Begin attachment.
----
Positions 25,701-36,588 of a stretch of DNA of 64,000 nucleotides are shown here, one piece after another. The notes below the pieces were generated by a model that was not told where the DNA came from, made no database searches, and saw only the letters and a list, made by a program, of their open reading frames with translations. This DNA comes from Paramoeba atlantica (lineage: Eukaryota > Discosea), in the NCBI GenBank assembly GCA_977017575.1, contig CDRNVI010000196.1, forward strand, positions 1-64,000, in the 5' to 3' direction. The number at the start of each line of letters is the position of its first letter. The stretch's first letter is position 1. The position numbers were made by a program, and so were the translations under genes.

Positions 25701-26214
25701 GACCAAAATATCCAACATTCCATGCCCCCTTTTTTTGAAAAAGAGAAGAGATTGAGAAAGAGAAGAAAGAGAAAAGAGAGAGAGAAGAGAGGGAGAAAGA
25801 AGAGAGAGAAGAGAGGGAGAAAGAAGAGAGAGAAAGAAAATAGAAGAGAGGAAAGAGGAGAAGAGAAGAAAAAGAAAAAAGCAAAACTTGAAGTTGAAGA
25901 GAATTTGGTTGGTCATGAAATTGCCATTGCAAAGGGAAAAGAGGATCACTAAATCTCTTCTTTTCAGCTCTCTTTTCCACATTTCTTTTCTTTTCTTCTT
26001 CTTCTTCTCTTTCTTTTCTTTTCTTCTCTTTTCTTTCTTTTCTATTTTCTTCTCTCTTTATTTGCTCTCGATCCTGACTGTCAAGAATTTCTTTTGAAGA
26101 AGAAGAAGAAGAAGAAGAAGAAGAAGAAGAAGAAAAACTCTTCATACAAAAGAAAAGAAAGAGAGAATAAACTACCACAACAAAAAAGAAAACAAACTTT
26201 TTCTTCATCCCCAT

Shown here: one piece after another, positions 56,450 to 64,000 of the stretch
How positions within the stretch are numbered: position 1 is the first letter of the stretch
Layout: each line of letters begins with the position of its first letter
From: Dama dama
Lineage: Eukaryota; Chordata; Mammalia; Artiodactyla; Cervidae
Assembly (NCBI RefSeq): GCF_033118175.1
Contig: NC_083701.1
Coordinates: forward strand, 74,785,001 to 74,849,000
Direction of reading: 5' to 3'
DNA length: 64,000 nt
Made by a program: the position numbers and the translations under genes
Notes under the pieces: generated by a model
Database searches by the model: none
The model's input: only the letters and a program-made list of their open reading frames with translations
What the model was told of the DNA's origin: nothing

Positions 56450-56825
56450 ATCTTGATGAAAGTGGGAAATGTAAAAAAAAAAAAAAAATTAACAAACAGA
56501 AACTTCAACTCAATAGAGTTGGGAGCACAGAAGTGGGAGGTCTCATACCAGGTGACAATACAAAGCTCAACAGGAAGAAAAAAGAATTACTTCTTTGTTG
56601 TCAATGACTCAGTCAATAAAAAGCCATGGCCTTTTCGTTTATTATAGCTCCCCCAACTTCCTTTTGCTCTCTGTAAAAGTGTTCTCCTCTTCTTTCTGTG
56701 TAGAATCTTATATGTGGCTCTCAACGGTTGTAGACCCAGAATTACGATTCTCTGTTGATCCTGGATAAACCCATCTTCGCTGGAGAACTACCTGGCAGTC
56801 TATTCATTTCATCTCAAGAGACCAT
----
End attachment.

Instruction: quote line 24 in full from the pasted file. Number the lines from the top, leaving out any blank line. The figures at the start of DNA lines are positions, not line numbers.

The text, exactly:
Positions 56450-56825